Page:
With the end of the calendar year upon us, now is the ideal time to update existing strategies around company stock options, stock appreciation rights and restricted stock. Because holders of these instruments frequently find their portfolios highly concentrated in their own company stock, proper planning and management of these assets is often the key to successful wealth accumulation and preservation.

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Tax Loss Harvesting

Mosaic / Dec 10, 2015 / Tax Planning

One thing we have always done at Mosaic is take advantage of dips in the market to harvest losses for tax purposes. While no one likes to see the market go down, if we can convert that unpleasant experience into a tax deduction, at least Uncle Sam will share some of that pain. We sell the security at a loss and replace it with a similar security. You get to use that loss to offset current or future gains, or to a limited extent, to offset other income. This reduces your taxes.

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Evaluating Charities

Mosaic / Nov 30, 2015 / Tax Planning

Many of us tend to just send a check to whichever organizations we happen to receive solicitations from.  But if you take some time to consider the impact you wish to have on the world, you will likely find the act of charity to be much more rewarding.  Here is a look at how to be more proactive with our gifts, by evaluating charities before making a donation.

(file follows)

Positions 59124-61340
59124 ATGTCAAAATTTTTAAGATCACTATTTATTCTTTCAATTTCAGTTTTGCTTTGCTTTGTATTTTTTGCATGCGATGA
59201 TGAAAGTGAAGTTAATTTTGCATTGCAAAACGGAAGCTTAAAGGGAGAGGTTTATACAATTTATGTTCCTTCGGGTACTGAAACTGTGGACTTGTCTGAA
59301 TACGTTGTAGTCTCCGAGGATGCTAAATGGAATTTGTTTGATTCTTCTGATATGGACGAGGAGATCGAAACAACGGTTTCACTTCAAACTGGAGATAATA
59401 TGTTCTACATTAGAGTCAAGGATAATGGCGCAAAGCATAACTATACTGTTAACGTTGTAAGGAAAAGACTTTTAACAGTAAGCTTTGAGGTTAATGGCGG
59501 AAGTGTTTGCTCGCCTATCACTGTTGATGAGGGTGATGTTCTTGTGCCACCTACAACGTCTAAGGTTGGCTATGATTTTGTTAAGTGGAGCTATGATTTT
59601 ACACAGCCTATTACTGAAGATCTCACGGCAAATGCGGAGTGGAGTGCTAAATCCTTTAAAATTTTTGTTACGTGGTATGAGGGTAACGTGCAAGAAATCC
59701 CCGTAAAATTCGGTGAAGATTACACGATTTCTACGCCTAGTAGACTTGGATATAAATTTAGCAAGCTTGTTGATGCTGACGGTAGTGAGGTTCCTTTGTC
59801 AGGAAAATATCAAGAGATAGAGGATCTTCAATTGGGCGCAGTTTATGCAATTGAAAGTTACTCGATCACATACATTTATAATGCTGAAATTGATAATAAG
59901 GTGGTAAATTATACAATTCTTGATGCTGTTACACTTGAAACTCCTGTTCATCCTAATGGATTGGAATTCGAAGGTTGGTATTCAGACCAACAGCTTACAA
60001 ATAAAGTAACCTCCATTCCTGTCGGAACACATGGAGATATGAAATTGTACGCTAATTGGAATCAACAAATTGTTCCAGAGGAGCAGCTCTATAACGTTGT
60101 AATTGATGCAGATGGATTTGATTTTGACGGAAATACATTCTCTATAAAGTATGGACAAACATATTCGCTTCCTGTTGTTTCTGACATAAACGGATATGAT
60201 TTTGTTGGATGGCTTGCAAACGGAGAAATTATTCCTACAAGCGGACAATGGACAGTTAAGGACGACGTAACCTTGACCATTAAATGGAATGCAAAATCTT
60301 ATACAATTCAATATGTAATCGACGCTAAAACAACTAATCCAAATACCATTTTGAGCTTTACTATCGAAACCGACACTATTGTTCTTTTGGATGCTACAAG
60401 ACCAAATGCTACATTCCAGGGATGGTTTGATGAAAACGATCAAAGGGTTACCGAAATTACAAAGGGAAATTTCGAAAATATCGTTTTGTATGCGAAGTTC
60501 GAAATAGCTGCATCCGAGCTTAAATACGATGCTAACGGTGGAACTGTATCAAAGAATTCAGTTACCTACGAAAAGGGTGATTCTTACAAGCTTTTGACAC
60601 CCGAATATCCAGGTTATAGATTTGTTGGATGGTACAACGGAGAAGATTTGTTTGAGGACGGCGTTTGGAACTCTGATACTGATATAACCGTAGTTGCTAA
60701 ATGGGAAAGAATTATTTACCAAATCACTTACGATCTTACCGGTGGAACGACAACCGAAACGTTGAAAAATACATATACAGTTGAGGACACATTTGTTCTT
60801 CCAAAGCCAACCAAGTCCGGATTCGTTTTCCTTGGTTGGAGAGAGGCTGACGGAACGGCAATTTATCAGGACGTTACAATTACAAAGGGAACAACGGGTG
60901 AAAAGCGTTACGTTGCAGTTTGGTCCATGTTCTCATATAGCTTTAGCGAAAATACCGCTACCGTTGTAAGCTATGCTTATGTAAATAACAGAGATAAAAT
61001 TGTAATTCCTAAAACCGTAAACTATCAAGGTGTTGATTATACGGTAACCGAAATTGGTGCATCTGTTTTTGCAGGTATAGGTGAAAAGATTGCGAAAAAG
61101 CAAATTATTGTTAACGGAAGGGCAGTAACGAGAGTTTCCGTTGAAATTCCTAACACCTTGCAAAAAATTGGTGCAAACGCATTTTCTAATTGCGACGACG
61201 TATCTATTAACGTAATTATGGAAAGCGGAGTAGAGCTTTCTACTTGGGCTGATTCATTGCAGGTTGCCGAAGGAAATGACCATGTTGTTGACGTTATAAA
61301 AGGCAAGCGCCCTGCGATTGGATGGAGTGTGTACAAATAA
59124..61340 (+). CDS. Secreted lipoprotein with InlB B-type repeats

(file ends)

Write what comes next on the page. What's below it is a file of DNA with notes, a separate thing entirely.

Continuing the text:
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Avoiding Capital Gain Distributions

David Cowles / Nov 13, 2015 / Tax Planning

As you review your December monthly statements you may notice some large year end capital gain distributions from your mutual funds. Even if you did not sell any of your fund shares, these distributions must be reported on Schedule D of your tax return as taxable capital gains.

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Mergers, Incentive Stock Options, (ISOs), and Unintended Consequences

Geoff Zimmerman / Sep 14, 2015 / Tax Planning

Incentive Stock Options (ISO’s) offer the potential for favorable tax treatment in the right circumstances.  However, the ISO landscape is a minefield of hidden traps, some of which arise when mergers or other changes in the control of a company occur.  In this article, we’ll review some of the considerations involving the vesting of ISO’s and some of the unintended consequences that can occur in situations involving an acceleration of vesting.